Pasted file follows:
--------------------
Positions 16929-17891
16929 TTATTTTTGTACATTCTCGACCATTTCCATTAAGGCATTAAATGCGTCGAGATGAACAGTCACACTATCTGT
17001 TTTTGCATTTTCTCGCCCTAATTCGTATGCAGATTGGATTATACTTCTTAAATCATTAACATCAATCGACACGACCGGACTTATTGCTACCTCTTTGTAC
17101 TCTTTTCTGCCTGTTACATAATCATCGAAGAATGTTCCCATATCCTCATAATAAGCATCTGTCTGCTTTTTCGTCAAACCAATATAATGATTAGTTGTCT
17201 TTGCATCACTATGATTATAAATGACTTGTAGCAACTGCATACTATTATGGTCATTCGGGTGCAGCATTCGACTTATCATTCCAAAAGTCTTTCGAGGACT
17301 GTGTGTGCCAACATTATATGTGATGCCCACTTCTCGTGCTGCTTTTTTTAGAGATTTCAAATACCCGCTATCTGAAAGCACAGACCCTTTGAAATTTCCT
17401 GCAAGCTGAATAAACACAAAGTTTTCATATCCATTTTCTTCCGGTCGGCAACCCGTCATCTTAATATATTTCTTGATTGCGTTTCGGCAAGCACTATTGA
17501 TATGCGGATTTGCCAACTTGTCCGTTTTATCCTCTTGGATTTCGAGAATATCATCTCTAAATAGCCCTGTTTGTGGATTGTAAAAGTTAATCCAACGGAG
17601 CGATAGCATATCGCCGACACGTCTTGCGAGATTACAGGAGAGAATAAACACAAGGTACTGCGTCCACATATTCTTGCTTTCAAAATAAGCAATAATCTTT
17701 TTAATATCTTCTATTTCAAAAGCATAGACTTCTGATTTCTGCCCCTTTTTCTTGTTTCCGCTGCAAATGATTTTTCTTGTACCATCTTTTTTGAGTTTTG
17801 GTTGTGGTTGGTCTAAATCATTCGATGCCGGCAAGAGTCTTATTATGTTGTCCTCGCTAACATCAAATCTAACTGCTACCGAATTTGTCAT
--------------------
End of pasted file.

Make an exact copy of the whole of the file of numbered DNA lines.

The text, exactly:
Positions 16929-17891
16929 TTATTTTTGTACATTCTCGACCATTTCCATTAAGGCATTAAATGCGTCGAGATGAACAGTCACACTATCTGT
17001 TTTTGCATTTTCTCGCCCTAATTCGTATGCAGATTGGATTATACTTCTTAAATCATTAACATCAATCGACACGACCGGACTTATTGCTACCTCTTTGTAC
17101 TCTTTTCTGCCTGTTACATAATCATCGAAGAATGTTCCCATATCCTCATAATAAGCATCTGTCTGCTTTTTCGTCAAACCAATATAATGATTAGTTGTCT
17201 TTGCATCACTATGATTATAAATGACTTGTAGCAACTGCATACTATTATGGTCATTCGGGTGCAGCATTCGACTTATCATTCCAAAAGTCTTTCGAGGACT
17301 GTGTGTGCCAACATTATATGTGATGCCCACTTCTCGTGCTGCTTTTTTTAGAGATTTCAAATACCCGCTATCTGAAAGCACAGACCCTTTGAAATTTCCT
17401 GCAAGCTGAATAAACACAAAGTTTTCATATCCATTTTCTTCCGGTCGGCAACCCGTCATCTTAATATATTTCTTGATTGCGTTTCGGCAAGCACTATTGA
17501 TATGCGGATTTGCCAACTTGTCCGTTTTATCCTCTTGGATTTCGAGAATATCATCTCTAAATAGCCCTGTTTGTGGATTGTAAAAGTTAATCCAACGGAG
17601 CGATAGCATATCGCCGACACGTCTTGCGAGATTACAGGAGAGAATAAACACAAGGTACTGCGTCCACATATTCTTGCTTTCAAAATAAGCAATAATCTTT
17701 TTAATATCTTCTATTTCAAAAGCATAGACTTCTGATTTCTGCCCCTTTTTCTTGTTTCCGCTGCAAATGATTTTTCTTGTACCATCTTTTTTGAGTTTTG
17801 GTTGTGGTTGGTCTAAATCATTCGATGCCGGCAAGAGTCTTATTATGTTGTCCTCGCTAACATCAAATCTAACTGCTACCGAATTTGTCAT